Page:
Less fear, more knowledge in cybercrime fight

24 October 2017
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We are told that cyberspace is pathologically unsafe and that we must be protected, perhaps even from ourselves. Dr Claire Meehan asks where this leaves us.

Drama surrounding the perceived reach of technology is part of our everyday lives. This, along with the fear of the potentially dystopic futures it could inflict upon us, means cybercrime regularly makes news headlines.

The latest cyber activity to reach the front page is the so-called KRACK attack. The KRACK, or Key Reinstallation Attack, is a security flaw in the WPA2 protocol (the standard for securing wireless computer networks) which could allow an intruder to get through the encryption between a device and router. This would enable them to intercept and interfere with network traffic (i.e. the flow of information you send and receive online). The intruder could potentially implant ransomware or other malware (malicious software) into otherwise benign websites.

While no attacks have been reported in New Zealand so far (as of October 17), experts including InternetNZ and the government cyber watchdog Cert NZ have urged people to avoid using Wi-Fi if possible. News headlines have included ‘Watch out for the KRACK hack attack’ (NZH) and ‘Major flaw threatens most wi-fi networks, warns cyber watchdog’ (Stuff) with articles advising readers to “update their devices” and “check their routers” to protect against this "exceptionally devastating" vulnerability.

Yet, Dr Peter Gutmann, an IT security expert from Auckland University, said, during an interview on RNZ, that expecting people to shut off the Wi-Fi was “unreasonable” and that he’s "not terribly worried about it”. He concluded by stating that while “an attack had the potential to cause mayhem if carried out on a large scale, it was highly unlikely”.

With these competing reports, it is hard to know how to move forward.

While cybercrime has become part of our everyday vocabulary, it still lacks a clear definition even among agencies tasked with policing it. Nevertheless, cybercrime has become a hot topic in academic and public domains, and with good reason – in the vast expanse of cyberspace, new and distinctive forms of criminal activity have emerged which demand a new criminological understanding which will only be gained through research and communication.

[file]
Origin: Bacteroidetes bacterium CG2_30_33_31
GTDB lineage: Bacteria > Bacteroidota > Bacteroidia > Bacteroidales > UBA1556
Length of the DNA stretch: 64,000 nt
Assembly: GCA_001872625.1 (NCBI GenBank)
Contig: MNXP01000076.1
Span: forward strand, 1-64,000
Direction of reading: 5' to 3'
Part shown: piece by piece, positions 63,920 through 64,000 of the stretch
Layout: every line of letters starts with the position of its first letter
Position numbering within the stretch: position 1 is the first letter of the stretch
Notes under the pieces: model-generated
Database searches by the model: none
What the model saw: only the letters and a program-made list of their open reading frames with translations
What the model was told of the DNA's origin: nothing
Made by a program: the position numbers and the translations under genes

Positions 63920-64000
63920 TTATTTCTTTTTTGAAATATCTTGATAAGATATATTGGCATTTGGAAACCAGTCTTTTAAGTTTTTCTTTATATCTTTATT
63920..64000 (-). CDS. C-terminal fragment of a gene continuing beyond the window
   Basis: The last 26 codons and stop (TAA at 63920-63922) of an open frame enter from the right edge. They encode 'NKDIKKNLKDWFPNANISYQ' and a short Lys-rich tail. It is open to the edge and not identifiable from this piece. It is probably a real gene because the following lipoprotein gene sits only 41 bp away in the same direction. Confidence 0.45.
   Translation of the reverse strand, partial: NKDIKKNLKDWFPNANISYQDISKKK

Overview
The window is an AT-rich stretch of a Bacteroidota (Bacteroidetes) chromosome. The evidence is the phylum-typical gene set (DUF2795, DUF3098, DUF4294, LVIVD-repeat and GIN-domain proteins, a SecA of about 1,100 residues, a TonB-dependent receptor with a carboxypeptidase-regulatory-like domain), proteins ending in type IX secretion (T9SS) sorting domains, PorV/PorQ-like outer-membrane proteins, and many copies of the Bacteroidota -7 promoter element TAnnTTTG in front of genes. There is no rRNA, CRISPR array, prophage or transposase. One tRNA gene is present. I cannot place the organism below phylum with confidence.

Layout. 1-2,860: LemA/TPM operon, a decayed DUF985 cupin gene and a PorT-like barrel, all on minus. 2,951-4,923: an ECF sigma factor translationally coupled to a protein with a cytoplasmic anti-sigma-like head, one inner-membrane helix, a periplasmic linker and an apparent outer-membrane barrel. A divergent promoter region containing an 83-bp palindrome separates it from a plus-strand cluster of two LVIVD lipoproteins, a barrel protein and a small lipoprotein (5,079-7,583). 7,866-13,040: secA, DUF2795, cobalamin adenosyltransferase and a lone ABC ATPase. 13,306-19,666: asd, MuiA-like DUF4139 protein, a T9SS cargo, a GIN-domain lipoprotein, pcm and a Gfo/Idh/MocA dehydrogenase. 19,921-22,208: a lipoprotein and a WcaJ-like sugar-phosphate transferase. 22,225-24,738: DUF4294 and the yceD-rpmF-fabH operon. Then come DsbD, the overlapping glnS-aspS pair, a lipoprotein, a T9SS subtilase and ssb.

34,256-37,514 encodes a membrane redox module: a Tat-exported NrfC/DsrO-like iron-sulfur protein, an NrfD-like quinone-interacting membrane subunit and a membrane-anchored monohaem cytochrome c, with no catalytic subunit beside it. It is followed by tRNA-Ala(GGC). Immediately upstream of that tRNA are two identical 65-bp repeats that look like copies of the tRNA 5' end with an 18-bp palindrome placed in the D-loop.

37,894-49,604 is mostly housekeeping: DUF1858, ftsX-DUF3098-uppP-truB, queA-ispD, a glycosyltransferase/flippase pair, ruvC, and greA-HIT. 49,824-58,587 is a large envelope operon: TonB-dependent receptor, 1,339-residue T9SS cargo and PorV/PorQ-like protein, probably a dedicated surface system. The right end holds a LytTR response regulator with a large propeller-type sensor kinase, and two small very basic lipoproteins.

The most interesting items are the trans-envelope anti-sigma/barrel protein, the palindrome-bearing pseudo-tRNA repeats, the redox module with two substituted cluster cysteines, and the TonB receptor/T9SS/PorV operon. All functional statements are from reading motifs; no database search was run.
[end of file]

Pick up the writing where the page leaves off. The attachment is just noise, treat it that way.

Media coverage of the KRACK attack, as with many forms of cybercrime (such as the recent WannaCry ransomware attack) seeks to ‘warn’ members of the public about the ‘risks’ of not only cyberspace, but the Internet of Things, ‘Baby monitors face mandatory cyber security rating over hacking fears’ (Stuff) and reassure them that the “Government is ready to act”. In doing so, we learn that cyberspace is pathologically unsafe, invites criminal behaviour and that we must be protected, perhaps even from ourselves. So, where does this leave us?

The exponential development of technology has seen many reports of increased anxiety, particularly around privacy. This, coupled with frequent media reporting on cyber risks leads to an increase in cyberfear. The culture of fear surrounding cybercrime can influence public perceptions of online risk, policy debates, policing of cybercrime, and ultimately, the interpretation of cyber justice.

While many incidents of cyber threat are reported each year, the rate of prosecutions is relatively low. This disparity creates a chasm in our understanding of cybercrime, which highlights a number of important issues about the veracity of the criminal knowledge behind it. As a public, do we fully comprehend the differences between the various ‘experts’ cited in the media, and how do they shape our grasp of the nuances of cybercrime? Where does rhetoric end and reality begin?

The framing of cybercrime as a prospective online intrusion distorts our understanding of it. The coverage of novel and unusual attacks, such as the KRACK attack, become sensationalised and cyber myths reinforce the culture of fear. As with the social construction of ‘terrestrial’ crime, cybercrime is framed as a prevalent, dramatic and even catastrophic type of crime – one that law-makers and enforcers are helpless to deal with.

Cybercrimes are frightening. This fear is compounded by the gap that has emerged between our knowledge of what cybercrime entails, its prevalence, and the risk to our online privacy. We need to close this gap by continuing our research in this area, keeping the public informed and being aware of how we report on, and represent, cybercrime in the media.

 

Dr Claire Meehan lectures in Sociology at the University of Auckland's Faculty of Arts. Her research is focused around four main areas: the relationship between the internet and young people's drug use, young people’s views on sexting, young people’s views on pornography, and young people's views on pleasure and empowerment.

Used with permission from NewsroomLess fear, more knowledge in cybercrime fight published on Tuesday 24 October 2017.